Twinkies, people joked, would last forever, but on Friday, it became increasingly hard to find the cream-filled, sponge-cake treats.
On the city’s West Side, people flocked to the Wonder Hostess Bakery Outlet and stocked up on Zingers, Suzy Q’s and other goodies, but those who arrived after 10:30 a.m. didn’t get any Twinkies.
Word spread quickly that Hostess Brands Inc. filed for bankruptcy Friday — a move to close its business and sell all assets, including its iconic brands and facilities, according to a statement on the company’s website.
“It’s been a rumor for a while, but I was surprised that they actually went through with it,” said Sandie Smotrilla of Youngstown.
Smotrilla used to work at the outlet and continues to shop there. She said the store was “a good neighbor.”
“I remember employees handing out Twinkies at Halloween and my kids taking a dollar bill and crossing the street to get a Twinkie,” she said. “This place has been a landmark. This is sad; it’s another hit for the West Side.”
Smotrilla missed out on the Twinkies but purchased Hostess cupcakes and Suzy Q’s.
“I wanted to stop in before it closed and get my last box of Twinkies,” she said.
The company’s website stated the wind-down means the closure of 33 bakeries, 565 distribution centers, approximately 5,500 delivery routes and 570 bakery outlet stores in the U.S., such as the shop on the West Side.
Gina Grande brought her 3-year-old daughter, Nila, into the Youngstown bakery outlet in search of Twinkies.
“She’s never had one. We usually buy healthy food, but I think now we’re about to make a run on bad food,” Grande said, laughing.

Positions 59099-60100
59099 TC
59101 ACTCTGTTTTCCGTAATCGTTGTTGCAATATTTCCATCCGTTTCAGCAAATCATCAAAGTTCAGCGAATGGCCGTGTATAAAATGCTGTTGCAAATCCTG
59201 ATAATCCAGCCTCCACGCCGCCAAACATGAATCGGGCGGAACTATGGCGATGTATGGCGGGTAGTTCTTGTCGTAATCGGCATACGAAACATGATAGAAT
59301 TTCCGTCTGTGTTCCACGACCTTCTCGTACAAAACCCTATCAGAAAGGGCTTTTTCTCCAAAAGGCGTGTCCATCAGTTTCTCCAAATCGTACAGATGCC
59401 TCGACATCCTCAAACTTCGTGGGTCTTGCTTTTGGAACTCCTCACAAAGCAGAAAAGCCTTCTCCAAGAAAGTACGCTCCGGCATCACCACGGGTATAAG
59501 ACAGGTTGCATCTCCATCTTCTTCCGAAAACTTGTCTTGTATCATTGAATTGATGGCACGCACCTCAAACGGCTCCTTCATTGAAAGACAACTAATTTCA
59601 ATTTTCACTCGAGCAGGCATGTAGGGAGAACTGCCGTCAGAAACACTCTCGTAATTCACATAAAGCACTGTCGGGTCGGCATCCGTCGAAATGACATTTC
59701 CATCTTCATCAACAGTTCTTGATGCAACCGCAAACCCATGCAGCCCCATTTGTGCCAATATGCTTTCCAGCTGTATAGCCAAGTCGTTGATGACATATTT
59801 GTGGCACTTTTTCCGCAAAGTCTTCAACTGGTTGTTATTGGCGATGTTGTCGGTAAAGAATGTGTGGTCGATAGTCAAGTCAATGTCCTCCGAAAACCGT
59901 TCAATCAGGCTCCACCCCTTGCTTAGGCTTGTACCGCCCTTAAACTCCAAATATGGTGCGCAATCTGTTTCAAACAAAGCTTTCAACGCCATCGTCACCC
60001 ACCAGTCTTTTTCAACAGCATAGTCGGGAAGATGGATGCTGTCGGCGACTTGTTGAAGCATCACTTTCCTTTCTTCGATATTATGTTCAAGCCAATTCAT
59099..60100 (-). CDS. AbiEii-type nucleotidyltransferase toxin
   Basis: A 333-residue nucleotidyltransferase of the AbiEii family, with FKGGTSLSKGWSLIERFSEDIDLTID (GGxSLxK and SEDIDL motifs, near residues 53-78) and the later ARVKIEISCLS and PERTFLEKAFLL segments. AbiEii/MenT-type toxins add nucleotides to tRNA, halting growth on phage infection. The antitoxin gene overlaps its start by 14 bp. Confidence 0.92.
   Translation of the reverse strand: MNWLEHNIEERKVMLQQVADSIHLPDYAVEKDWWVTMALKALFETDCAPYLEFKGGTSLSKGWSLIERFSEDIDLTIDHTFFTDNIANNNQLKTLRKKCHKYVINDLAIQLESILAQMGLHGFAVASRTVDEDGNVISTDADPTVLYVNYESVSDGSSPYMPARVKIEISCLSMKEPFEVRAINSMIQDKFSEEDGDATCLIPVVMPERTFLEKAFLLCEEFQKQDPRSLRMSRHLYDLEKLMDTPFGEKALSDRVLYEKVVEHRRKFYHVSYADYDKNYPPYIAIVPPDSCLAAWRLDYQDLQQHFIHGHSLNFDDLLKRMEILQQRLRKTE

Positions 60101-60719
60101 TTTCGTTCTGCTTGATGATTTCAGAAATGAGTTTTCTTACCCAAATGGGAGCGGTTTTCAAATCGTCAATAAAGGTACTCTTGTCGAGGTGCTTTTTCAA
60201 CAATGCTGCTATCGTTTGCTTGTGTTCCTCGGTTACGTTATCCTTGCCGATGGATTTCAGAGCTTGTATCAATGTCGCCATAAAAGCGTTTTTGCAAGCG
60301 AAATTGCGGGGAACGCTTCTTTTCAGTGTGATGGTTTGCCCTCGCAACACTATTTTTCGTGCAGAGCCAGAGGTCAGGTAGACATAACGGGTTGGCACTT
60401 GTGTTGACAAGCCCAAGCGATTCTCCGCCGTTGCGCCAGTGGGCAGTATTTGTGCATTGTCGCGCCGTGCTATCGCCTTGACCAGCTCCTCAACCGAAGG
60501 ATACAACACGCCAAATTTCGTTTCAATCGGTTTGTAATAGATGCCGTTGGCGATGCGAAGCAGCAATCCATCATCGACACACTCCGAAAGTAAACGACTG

After circling the store, Grande purchased brownies, coffee cakes and cupcakes — but no Twinkies were to be found.
She looked at her daughter and asked: “Do you feel sad that you won’t get to try a Twinkie now?”
The girl nodded, put her head down and wrapped her arms around her mother’s legs.
Hostess officials put the much of the blame on one of the company’s largest unions, the Bakery, Confectionery, Tobacco Workers and Grain Millers International Union, which “initiated a nationwide strike that crippled the company’s ability to produce and deliver products at multiple facilities,” according to a news release.
“We deeply regret the necessity of today’s decision, but we do not have the financial resources to weather an extended nationwide strike. Hostess Brands will move promptly to lay off most of its 18,500-member work force and focus on selling its assets to the highest bidders,” said Gregory F. Rayburn, chief executive officer, in a prepared statement.
The Associated Press reported tensions between management and workers have been an ongoing problem, with Hostess coming under fire this year after it was revealed that nearly a dozen executives received pay hikes of up to 80 percent even as the company was struggling last year.
Although some of those executives later agreed to reduced salaries, others — including the former CEO Brian Driscoll — had left the company by the time the pay hikes came to light, the AP reported.
The company said online that it will sell its popular brands, including Hostess, Drakes and Dolly Madison, which make cake products such as Twinkies, CupCakes, Ding Dongs, Ho Ho’s, Sno Balls and Donettes. Bread brands to be sold include Wonder, Nature’s Pride, Merita, Home Pride, Butternut, and Beefsteak, among others.